By Toronto Sun
OTTAWA – Canadians overwhelmingly see Iran and its nuclear program as a threat to Israel and Europe, but few are ready to back military action against the Tehran regime.
A poll released Friday by Abacus Data suggests a deep division in Canadian public opinion over how to interact with Iran.
Canadians are overwhelmingly skeptical about Iran’s insistence its nuclear program is for peaceful means. Most believe Iran is using it to build a nuclear weapon within in the next five years, and that it’s willing to use it.
Still, they don’t feel Iran directly threatens Canada. Rather, Canadians say Israel and Europe face the most peril.
Pollster David Coletto noted that may explain why — despite viewing Iran as a clear and present danger to global peace and security — Canadians are hesitant to support a military strike against the Mideast nation.
Canadians instead favoured stricter economic sanctions or cyber-warfare as ways to weaken the regime. Conservative supporters were more hawkish when it came to considering Canadian involvement in an Israeli-led counter-attack on Iran.
“Everybody agrees (Iran is) a problem,” Coletto said. “The solution is where the political division happens.”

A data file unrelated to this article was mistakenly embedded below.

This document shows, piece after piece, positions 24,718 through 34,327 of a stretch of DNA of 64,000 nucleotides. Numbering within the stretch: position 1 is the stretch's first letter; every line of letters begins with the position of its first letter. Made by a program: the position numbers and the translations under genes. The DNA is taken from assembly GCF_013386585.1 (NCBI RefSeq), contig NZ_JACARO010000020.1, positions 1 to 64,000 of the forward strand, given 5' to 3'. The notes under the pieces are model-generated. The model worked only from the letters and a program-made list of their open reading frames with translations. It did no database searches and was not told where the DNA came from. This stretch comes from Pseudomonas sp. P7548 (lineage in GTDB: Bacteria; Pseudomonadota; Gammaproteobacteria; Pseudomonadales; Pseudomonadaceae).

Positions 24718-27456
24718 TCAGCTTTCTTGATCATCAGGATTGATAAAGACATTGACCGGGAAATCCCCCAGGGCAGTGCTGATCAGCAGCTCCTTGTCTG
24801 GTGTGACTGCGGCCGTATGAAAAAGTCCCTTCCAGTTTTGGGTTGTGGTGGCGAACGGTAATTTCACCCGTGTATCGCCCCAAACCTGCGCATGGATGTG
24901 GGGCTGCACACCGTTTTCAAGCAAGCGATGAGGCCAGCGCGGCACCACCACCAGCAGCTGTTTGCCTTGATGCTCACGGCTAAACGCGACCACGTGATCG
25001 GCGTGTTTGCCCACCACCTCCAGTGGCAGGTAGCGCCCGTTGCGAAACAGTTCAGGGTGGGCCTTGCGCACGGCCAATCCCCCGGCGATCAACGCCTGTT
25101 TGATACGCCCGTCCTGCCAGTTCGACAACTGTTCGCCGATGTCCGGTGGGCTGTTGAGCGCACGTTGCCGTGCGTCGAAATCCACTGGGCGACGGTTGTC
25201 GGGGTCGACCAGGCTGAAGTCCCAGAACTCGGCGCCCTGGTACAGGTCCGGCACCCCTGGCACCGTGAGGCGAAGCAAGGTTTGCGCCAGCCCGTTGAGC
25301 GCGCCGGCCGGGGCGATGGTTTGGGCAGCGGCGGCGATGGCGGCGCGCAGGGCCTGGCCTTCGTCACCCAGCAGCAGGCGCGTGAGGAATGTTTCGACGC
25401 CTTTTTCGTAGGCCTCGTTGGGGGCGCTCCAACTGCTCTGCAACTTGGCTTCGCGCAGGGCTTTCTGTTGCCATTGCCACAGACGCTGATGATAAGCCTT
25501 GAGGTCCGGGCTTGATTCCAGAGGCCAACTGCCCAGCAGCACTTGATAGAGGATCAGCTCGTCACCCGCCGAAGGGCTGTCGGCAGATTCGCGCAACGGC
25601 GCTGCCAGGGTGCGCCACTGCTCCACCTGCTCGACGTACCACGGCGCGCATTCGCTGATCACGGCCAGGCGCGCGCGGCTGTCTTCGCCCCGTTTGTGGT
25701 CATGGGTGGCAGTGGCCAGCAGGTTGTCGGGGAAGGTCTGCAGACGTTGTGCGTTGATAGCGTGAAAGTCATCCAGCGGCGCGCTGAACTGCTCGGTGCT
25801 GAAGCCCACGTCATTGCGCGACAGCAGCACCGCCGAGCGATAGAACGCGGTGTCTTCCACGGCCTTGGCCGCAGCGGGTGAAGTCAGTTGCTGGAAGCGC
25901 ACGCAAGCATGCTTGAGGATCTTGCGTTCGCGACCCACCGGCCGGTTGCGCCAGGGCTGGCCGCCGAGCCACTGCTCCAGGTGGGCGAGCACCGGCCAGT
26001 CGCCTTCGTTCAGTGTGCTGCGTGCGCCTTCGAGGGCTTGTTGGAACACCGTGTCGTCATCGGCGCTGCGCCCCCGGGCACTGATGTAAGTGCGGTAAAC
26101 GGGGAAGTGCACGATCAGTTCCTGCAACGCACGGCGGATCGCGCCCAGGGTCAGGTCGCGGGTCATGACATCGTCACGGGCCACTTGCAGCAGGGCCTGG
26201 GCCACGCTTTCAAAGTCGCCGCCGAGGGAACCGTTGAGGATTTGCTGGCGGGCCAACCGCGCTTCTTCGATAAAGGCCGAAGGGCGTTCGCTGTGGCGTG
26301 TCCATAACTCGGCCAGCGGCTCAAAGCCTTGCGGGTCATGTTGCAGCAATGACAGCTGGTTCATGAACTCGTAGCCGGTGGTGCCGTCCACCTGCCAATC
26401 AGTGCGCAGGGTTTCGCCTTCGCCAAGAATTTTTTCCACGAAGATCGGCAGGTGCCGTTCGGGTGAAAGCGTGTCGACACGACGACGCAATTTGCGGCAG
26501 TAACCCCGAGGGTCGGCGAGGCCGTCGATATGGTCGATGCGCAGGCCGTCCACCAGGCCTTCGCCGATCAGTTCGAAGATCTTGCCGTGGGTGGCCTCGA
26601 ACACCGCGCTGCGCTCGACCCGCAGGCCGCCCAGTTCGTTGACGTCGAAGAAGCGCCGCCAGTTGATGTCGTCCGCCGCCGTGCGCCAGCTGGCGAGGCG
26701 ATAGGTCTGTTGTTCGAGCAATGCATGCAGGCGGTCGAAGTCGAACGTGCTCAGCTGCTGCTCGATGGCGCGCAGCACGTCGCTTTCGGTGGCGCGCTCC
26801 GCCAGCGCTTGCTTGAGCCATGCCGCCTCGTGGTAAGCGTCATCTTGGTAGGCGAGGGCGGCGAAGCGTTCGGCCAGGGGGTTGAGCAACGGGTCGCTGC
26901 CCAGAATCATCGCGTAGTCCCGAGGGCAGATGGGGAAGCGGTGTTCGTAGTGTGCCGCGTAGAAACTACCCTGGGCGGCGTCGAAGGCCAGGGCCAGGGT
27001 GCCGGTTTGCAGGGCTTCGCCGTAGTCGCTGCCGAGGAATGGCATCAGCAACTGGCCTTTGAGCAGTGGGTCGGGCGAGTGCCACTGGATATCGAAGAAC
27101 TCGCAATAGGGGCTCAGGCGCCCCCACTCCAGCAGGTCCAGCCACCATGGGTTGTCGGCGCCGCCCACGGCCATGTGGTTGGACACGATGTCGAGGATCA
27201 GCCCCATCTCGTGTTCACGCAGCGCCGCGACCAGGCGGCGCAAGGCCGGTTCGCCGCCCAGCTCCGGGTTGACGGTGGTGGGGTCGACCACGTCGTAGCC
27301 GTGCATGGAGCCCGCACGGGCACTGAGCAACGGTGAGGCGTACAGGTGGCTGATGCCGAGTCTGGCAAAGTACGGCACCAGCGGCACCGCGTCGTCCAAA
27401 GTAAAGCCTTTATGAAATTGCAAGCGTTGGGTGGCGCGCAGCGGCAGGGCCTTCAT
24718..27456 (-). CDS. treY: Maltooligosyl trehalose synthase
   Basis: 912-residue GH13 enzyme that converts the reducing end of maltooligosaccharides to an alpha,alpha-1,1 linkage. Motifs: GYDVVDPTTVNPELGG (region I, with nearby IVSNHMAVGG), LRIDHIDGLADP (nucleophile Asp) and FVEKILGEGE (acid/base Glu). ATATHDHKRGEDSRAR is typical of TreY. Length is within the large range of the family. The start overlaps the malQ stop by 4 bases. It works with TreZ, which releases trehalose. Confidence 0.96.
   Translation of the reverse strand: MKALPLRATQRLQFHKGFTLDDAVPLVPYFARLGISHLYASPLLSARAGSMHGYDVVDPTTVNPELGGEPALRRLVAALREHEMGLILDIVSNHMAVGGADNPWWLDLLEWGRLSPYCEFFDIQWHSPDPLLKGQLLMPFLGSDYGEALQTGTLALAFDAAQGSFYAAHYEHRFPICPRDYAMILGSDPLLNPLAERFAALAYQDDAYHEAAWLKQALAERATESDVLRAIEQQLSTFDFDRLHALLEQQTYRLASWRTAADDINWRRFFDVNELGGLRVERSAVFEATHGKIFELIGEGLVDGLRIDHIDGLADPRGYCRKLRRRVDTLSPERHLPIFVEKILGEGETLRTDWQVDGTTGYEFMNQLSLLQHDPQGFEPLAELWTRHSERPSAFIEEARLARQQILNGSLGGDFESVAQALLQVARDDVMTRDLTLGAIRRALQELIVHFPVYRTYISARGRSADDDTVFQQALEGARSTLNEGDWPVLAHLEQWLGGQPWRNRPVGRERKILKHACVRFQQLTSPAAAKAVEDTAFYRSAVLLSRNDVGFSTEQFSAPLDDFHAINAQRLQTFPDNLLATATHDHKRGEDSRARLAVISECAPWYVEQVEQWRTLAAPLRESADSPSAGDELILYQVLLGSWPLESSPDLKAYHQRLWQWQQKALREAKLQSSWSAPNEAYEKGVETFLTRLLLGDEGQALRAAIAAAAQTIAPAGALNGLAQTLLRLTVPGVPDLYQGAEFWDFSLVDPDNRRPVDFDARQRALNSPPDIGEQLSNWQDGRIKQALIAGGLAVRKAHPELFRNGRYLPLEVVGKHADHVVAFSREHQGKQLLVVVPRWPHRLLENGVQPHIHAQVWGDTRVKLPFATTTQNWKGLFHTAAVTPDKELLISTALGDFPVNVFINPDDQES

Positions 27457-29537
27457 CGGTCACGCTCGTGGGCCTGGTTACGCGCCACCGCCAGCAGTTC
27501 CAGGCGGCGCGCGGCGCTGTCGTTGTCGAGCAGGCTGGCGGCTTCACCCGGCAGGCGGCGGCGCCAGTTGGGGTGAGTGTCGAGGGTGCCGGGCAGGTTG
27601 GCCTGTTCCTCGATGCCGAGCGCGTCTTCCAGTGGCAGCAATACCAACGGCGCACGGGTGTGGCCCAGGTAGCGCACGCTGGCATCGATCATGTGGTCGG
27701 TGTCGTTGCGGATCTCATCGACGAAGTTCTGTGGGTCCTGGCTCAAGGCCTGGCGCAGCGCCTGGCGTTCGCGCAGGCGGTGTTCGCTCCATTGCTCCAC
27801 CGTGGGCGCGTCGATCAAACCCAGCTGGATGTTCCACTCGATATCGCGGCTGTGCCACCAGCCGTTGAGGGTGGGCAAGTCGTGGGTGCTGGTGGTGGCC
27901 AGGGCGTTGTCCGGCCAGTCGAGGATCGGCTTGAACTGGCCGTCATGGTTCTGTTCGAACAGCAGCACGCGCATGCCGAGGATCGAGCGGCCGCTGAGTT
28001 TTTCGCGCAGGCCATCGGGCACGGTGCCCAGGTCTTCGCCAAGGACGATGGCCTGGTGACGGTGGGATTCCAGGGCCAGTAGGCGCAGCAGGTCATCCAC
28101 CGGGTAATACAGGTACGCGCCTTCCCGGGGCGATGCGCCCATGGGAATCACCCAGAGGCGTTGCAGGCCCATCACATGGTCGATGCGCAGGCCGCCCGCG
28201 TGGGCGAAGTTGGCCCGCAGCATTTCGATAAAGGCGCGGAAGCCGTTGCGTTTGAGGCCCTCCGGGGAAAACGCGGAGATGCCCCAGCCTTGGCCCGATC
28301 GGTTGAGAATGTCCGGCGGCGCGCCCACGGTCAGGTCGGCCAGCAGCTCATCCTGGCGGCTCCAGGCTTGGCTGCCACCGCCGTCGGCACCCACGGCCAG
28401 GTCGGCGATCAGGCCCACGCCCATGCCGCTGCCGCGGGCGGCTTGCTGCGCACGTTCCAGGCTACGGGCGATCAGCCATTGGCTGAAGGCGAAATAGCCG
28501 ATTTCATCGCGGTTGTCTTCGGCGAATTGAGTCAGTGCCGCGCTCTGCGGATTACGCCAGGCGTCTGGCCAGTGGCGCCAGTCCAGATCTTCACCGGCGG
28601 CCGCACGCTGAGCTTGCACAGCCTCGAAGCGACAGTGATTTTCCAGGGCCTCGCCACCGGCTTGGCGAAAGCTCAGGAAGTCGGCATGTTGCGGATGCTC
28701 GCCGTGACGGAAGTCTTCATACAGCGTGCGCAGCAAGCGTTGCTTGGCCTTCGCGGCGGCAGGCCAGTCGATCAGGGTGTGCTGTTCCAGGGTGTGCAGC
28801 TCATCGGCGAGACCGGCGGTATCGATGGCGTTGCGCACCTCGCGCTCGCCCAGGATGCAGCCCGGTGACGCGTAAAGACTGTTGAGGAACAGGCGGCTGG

In recent months, Israel has hinted strongly it is considering a military strike against Iran’s nuclear sites. “The international community cannot allow the Iranian regime to pursue a military nuclear capability,” said a spokesman from the Embassy of Israel on Thursday, adding his country preferred a diplomatic solution to the ongoing tensions with Iran.
Meanwhile, Canadians generally supported the Conservative government’s decision earlier this month to cut all diplomatic ties with Iran and boot Iranian diplomats from Canada.
Foreign Affairs Minister John Baird said the decision was made over Iran’s ongoing support for President Bashar al-Assad’s regime in Syria, its refusal to comply with the UN resolutions over its nuclear program and its anti-Israel rhetoric.
Abacus surveyed 1,208 online respondents between Sept. 12 and Sept. 18, 2012.
A margin of error could not be calculated because the online survey wasn’t a random, probability-based sample. But the margin for a survey of 1,200 respondents using a probability sample would be reliable within 2.9 percentage points, 19 times out of 20.
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